written by Kevin Max | photos by Ezra Marcos
Throughout the history of Grants Pass, or Perkinsville as it was first called, slogans have spanned downtown archways. “Mines Timber” led to “We Grow Best Fruit” and “Finest Climate.” Finally, in the 1920s, “It’s the Climate” stretched across Sixth Street and remains today.
Gold found in the area was an early catalyst for growth. Tracks for the Oregon & California Railroad reached Grants Pass in 1883, bringing a viable chance of survival after the luster of gold faded in Southern Oregon.
Now, two years after an amazing experience floating the Wild and Scenic section of the Rogue River with Rogue Wilderness Adventures, my family and I return to its banks for three days of exploration.
It’s late on a Wednesday morning, and Ma Mosa’s is standing-room only. The wait staff at the small, brick, farm-to-table café is buzzing between its six tables and two counters, delivering bacon pancakes, rice and coconut milk porridge, and omelets with farm-fresh spinach, carrots and leeks.
The two-year-old restaurant has all the ingredients for an instant classic on the locavore scene—produce from farms in the surrounding Rogue and Applegate valleys, a commitment to GMO-free food, growler fills for local brews and al fresco seating for summer guests.
After a pleasant feeding frenzy at Ma Mosa’s, we stroll the streets of downtown Grants Pass. Behind the windows announcing new shops, restaurants and pubs is a sense of awakening. There’s an old-fashioned soda fountain, clothing shops for classically draped women, and Never a Bum Steer for leather, jewelry and hilariously bawdy messages on cards and stickers.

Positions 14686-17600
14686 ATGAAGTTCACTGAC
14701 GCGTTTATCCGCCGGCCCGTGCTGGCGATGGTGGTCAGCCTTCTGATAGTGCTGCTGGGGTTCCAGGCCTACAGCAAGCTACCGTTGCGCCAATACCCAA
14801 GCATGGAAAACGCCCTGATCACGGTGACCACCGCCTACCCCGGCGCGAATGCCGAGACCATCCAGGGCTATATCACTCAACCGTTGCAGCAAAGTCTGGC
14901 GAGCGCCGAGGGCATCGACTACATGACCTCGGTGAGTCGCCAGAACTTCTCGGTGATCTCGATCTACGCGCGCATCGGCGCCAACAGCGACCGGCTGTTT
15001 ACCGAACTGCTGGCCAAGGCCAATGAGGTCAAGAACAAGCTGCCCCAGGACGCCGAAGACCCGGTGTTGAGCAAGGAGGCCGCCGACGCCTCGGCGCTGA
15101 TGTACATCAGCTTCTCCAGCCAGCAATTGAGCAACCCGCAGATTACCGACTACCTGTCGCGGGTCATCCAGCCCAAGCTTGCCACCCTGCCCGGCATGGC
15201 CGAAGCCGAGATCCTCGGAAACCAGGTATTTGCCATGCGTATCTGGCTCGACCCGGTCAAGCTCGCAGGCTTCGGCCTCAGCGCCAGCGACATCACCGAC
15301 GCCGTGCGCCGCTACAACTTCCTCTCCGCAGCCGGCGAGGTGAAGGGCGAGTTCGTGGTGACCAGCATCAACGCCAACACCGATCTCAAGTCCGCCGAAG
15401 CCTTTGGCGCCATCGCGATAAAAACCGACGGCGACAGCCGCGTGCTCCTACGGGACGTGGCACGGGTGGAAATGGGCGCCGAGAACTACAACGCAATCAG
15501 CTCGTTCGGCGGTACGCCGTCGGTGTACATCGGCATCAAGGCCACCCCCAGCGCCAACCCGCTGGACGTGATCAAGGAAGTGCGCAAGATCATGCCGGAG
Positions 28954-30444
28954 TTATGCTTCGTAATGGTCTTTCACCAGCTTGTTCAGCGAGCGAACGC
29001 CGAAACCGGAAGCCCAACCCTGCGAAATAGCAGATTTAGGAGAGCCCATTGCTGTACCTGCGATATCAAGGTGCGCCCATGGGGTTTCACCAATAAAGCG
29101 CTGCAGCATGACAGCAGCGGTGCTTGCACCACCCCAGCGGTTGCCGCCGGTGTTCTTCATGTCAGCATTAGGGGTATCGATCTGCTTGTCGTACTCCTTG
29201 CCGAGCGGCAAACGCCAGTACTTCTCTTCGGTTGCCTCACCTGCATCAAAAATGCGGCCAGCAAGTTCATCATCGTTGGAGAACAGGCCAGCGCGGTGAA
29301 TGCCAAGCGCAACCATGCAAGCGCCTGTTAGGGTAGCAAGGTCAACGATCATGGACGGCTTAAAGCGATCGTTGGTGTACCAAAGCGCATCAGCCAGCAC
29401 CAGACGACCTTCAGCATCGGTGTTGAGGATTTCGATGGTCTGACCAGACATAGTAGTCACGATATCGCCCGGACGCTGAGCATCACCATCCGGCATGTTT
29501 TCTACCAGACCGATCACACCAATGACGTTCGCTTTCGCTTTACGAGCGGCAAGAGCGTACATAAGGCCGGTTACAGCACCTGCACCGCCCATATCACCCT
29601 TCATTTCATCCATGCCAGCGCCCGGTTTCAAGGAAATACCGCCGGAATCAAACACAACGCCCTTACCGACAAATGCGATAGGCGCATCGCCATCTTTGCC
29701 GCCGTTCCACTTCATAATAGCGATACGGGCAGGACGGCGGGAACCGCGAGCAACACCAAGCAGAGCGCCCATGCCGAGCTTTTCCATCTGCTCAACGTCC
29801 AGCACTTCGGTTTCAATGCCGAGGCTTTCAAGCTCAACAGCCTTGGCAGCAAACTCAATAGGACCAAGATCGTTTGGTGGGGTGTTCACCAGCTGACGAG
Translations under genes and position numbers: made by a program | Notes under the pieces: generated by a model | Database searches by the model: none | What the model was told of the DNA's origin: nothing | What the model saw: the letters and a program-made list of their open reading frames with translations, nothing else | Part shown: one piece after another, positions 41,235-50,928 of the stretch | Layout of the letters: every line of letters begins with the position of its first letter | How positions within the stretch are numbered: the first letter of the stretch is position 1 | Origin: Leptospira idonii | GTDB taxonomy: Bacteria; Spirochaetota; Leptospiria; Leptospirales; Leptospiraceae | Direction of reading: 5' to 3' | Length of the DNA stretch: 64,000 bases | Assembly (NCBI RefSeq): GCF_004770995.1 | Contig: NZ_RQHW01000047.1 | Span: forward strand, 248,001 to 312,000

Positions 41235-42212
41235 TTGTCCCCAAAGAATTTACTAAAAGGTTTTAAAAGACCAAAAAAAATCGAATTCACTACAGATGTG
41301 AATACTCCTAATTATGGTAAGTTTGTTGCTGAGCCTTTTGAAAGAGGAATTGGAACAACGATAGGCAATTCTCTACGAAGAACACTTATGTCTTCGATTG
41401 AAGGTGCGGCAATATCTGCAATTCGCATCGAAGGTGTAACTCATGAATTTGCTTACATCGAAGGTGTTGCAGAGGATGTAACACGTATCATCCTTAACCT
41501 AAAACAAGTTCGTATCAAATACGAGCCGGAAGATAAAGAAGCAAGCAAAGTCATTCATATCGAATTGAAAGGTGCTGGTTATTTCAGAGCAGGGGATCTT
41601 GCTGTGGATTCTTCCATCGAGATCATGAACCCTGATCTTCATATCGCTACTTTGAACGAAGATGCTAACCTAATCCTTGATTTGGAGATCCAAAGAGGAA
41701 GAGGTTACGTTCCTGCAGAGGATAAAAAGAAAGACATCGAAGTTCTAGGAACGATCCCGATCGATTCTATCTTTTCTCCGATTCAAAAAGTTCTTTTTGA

A couple of blocks over on 4th Street is The Closet Catalyst, a hip clothing exchange run by Crystal Stoberg, 27—a further sign of an emerging downtown renaissance. The clothing exchange shop opened in 2012. Stoberg and her husband saw Grants Pass’ downtown as a diamond-in-the-rough opportunity. “It seemed like this little town was in for a renewal, and we wanted to be a part of that,” says Stoberg.
My wife, Sarah, scores a beautifully made leather jacket. I find a whiskey decanter sitting atop a high shelf. Our eleven-year-old daughters, Fiona and Isabel, are getting restless and ready for something more challenging than walking from store to store.
We check in at The Lodge at Riverside, a cozy hotel with a pool and hot tub overlooking the Rogue, and suit up for a simultaneous bike ride and trail run with the girls at Cathedral Hills Trails. Cathedral Hills is a 400-acre forest just south of town with Douglas fir, pine and a floor festooned in wildflowers.
At this stage of family life, we’ve found that throwing the kids on their bikes while we run behind is an effective all-in-one workout. An hour usually does the trick. Exercise is a massage for the brain before a jaunt out to vineyards in the Applegate Valley.
I know a day has only twenty-five hours, but if you use them wisely, you can slip in a quick trip to Southern Oregon wine country. Take 238 to Applegate. Just south of town, along the Applegate River, are more than a dozen wineries along the Applegate Valley Wine Trail. Schmidt Family Vineyards has beautiful estate reds that you don’t find north in the Willamette Valley—cabernet franc and merlot. Switch to white at Wooldridge Creek Winery, and try the gewürztraminer and Twilight White as the sun sets low over the converging Wooldridge and Slagle creeks.
Back in town, we’re lured by Roux 26’s eclectic menu and images of European gypsy jazz guitarist Django Reinhardt. While the restaurant was still working out the kinks of a new chef, the ahi tuna, pumpkin curry and penne alla vodka were good. In the bar, a pianist tapped popular tunes to a chorale from its joyful patrons.
In the morning drizzle, we’re content to take refuge at The Lodge and read for a while. The lobby has coffee and a wood-burning fireplace, the latter a rare find these days.
After a couple of hours, cabin fever descends on our quarters. The Wild and Scenic section of the Rogue offers a thrilling antidote. We head for Merlin and then twenty miles northwest on Galice Road, which follows the winding contour of the river to the trailhead at Grave Creek.